The experience lingers long after the program ends and helps to shape thinking about important life choices well into the future.

Four years ago, I decided to participate in the SFS program in Cambodia, wanting very much to experience life and learning in a culture significantly different from the U.S. I had spent seven years living in Costa Rica between first and eighth grade and it was the most formative experience in my life. My time in Costa Rica only whetted my appetite to explore another culture, not only for the academic experience of studying an environment in a region of the world of significant importance, but to better understand the nature of human relationships and try to get a feel for the similarities and differences across cultures.

What I didn’t expect, however, was how the experience shaped not only my thinking, but helped clarify my values and, as I learned, those of others in my group.

Photo provided by Mackenzie Cramer.

I focused on the impact of climate change on Tonle Sap, the largest freshwater lake in Southeast Asia. The forces of climate change, overfishing, and poor natural resource management practices continue to have a devastating impact on hundreds of thousands of Cambodians who directly or indirectly rely on Tonle Sap and, more broadly, the Mekong river, for their life and livelihoods. Even though the crisis is worsening, there are few resources to help those displaced by the loss of their livelihood to transition into a life that frequently means relocating to an unfamiliar urban area, and often without the job and life skills necessary to be successful.

In many respects, the struggles of Cambodians tied to Tonle Sap reminded me of the challenges faced by those in the U.S. who have been displaced by the forces of globalization, climate change, and structural conditions that leave many people behind. It sharpened my focus and steeled my resolve to work with individuals, families, and communities left behind, neglected, or forgotten by situations over which they have no control and, oftentimes, in which they have no a voice.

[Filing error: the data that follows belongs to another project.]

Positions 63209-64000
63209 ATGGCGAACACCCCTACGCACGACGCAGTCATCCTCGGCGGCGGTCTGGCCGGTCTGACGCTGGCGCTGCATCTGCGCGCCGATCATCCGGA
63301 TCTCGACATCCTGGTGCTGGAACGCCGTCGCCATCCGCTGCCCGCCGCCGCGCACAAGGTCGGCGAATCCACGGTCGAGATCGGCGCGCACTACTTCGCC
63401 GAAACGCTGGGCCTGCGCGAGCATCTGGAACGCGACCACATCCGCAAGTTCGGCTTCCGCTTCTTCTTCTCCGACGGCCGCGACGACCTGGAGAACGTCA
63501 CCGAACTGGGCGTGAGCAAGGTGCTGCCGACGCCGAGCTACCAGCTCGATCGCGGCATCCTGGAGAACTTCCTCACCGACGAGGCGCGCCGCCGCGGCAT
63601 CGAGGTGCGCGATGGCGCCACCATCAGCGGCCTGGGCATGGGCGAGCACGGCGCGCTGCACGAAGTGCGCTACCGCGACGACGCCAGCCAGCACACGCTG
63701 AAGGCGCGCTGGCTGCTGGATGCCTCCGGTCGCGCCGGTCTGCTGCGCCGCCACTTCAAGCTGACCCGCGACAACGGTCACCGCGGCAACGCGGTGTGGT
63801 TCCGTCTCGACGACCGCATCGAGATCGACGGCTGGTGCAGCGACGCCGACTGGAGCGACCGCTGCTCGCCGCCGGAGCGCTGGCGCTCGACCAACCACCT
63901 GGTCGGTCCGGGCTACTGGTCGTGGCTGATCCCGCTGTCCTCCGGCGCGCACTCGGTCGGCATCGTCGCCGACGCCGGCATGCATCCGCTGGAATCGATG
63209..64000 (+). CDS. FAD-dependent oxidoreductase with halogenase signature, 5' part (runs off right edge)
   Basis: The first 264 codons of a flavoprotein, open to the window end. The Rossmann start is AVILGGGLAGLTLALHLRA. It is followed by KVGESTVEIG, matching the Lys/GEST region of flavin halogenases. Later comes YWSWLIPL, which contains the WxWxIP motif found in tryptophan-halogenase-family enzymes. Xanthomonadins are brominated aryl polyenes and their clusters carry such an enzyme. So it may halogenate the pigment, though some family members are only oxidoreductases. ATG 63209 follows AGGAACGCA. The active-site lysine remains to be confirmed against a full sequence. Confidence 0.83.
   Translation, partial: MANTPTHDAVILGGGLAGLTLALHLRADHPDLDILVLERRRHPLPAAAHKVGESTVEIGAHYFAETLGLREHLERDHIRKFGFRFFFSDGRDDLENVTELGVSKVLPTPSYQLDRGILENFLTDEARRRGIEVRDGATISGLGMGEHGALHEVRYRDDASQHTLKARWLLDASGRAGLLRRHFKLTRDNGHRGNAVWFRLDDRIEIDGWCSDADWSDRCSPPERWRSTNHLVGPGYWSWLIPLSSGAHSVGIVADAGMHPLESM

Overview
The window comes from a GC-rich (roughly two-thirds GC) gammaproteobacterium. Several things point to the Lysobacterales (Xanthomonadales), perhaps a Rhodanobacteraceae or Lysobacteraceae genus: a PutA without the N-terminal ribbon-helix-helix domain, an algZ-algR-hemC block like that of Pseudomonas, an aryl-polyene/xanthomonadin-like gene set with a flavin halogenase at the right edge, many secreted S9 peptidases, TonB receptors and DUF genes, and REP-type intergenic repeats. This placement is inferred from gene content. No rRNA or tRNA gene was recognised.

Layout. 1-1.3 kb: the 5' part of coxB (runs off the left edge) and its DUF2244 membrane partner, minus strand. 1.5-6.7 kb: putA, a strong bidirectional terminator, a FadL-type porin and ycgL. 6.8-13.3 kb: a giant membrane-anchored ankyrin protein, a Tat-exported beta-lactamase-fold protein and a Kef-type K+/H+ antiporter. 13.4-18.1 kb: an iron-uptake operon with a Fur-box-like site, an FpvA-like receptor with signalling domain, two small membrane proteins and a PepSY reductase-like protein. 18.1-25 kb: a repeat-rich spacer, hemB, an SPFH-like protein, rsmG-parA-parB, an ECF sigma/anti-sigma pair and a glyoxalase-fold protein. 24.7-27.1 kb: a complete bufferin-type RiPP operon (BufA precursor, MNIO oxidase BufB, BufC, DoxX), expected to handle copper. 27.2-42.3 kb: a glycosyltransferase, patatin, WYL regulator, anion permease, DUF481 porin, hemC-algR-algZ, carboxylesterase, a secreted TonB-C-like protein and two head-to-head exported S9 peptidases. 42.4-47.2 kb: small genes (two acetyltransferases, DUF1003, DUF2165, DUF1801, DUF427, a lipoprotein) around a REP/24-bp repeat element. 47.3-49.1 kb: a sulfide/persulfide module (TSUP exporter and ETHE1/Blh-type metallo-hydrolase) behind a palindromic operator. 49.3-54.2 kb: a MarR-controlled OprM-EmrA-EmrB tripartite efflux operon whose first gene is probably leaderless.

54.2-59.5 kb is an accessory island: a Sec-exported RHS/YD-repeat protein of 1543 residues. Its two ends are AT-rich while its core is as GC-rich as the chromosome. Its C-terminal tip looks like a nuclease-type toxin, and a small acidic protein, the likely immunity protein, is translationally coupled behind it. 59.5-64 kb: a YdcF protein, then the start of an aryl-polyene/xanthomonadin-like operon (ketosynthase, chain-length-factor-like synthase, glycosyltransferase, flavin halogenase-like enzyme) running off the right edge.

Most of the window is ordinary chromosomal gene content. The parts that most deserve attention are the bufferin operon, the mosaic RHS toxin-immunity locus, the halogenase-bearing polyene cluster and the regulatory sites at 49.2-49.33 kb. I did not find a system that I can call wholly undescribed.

Photo provided by Mackenzie Cramer.

After returning from the SFS experience in Cambodia, I completed a Bachelor of Social Work (BSW) and Master of Social Work (MSW) and became a Licensed Social Worker. What I learned and experienced in Cambodia was instrumental in choosing my career path, and many of my SFS friends and classmates who went on to join the Peace Corps or NGOs focused on environmental stewardship, conservation, and environmental justice. The program was a good fit for me and others who were non-science majors. I call it the ‘SFS Effect.’ The experience lingers long after the program ends, and helps to shape thinking about important life choices well into the future.

Students who are seeking an experience that can enhance, sharpen, or even transform their thinking and perspective would do well to consider the SFS program in Cambodia. Then they, too, can experience firsthand the SFS Effect.

Photo provided by Mackenzie Cramer.